Buying seasonal fruit and veges and planning ahead are the best ways for families to eat healthily on a budget

New Zealanders trying to incorporate five servings of fruit and vegetables into their daily food intake do not have to break the bank.

An informal Herald survey found that a five-day meal plan for a family of four, including 5+ a day, was $32.61 cheaper than an unhealthy alternative.

Using an eating plan provided by 5+ A Day, the Herald compared the cost of three daily meals plus snacks and found a meal plan that included five or more servings of fruit and vegetables cost $168.24, while a processed and fast-food diet cost $200.85.

However, budget services said that as many as three-quarters of their clients can't afford the most basic groceries to feed their families after they pay rent, bills and make debt repayments.


The Herald exercise found while individual processed items may be cheaper - especially for breakfast, lunch and snacks - it cost far less to build a bigger and more substantial meal from healthier ingredients.

Grocery prices were for full priced items listed on the website and fast food prices were as per online menus or quotes over the phone.

To make pumpkin soup served with bread rolls and a spinach and beetroot salad was just $12.56, while three large pizzas from Pizza Hut was $15.

In total, it cost $77.02 to make five healthy meals compared to buying five takeaway meals for $123.30.

United Fresh New Zealand general manager Paula Dudley said the company's 5+ A Day campaign had been pushing the message to buy in season to break misconceptions about the price of fruit and vegetables.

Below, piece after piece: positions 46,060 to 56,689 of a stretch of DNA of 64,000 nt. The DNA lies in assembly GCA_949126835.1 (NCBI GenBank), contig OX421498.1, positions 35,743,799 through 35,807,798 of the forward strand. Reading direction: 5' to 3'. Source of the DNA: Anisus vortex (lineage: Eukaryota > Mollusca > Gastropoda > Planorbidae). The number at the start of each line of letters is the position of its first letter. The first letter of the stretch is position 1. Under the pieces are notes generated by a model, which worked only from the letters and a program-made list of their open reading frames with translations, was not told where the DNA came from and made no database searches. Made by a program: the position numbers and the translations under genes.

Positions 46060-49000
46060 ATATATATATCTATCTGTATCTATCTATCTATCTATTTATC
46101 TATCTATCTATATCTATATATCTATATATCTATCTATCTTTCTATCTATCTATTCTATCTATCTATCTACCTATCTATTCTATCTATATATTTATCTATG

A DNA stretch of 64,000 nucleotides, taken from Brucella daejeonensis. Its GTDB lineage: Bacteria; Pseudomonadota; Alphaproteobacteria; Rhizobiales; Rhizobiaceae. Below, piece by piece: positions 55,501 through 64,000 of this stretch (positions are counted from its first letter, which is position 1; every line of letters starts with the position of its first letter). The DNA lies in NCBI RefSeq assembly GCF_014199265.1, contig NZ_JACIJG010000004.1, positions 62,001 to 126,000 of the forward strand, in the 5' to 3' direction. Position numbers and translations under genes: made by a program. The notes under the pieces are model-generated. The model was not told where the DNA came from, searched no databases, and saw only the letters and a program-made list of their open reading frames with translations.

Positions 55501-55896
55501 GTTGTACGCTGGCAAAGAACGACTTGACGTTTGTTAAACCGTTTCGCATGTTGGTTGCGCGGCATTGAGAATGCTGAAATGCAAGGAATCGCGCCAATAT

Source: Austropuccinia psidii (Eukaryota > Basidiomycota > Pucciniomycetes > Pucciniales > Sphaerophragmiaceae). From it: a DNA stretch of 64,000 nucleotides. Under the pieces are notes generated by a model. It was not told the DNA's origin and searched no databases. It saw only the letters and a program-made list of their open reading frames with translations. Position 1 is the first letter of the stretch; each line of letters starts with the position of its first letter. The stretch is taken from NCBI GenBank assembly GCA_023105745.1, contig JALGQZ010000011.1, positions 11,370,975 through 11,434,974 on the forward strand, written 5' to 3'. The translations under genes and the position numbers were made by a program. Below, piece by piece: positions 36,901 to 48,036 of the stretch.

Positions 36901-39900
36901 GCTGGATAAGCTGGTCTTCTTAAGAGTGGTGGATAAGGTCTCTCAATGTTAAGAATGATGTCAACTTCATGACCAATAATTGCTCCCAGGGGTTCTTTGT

"There is a real misconception out there that doing it healthy is expensive."

She said buying in-season produce was cheaper than trying to cook with imported ingredients.

"Part of being able to eat healthy is doing so cost effectively rather than eating takeaways and junky food which people perceive as cheaper but in the long run it's actually not," she said.

New Zealand Federation of Family Budgeting Services chief executive Raewyn Fox said of the 55,000 families the organisation assists each year, 75 per cent struggled to buy even the necessities.

"If you're talking about a difference between being able to afford healthy eating and a very basic diet, then it is very expensive," she said.

"If you are really restricted and feeding your family on bread and rice, that does tend to be cheaper."

It was common for some families to have less than $40 a week for food, she said.

"We try and help them get to the stage where they have a realistic amount of money to buy better food."

She said advice given to those families was to buy in season, visit local markets where produce was cheaper and to try to plan ahead.

Kids' health worth price of good food

Shane and Sarah Gault do not mind spending extra to incorporate an abundance of fresh fruit and vegetables into their diets.

It helps that their two sons, Oli, 3, and Charlie, 16 months, are fans of fruit.

Mr Gault said the family did not count their fruit and vegetable portions, but always chose to make healthy meals.

"It just kind of happens that way," he said. "We do tend to plan our meals around eating healthy rather than explicitly trying to include fruit and vegetables.

"My wife and I, both our parents were fairly conscious so always grew up in homes with healthy food."

He said opting for healthier options tended to cost more. "Unfortunately processed food is definitely cheaper than good-quality fruit and veges. Buying good-quality ingredients is not ... cost-effective."

Fruit was Charlie's favourite snack, and the family could easily churn through 4kg of bananas alone each week, he said.

"His brother loves grapes ... we buy seasonally but it's a bit hard to say, 'No, 16-month-old, you have to go hungry because it's not in season'."

"If you can get them to eat fruit and it means you have to pay $2 extra per kg, that's it."

He believed legislation could improve access to the produce.

"The Government should get a no-GST initiative going because [cost] is a factor." Morgan Tait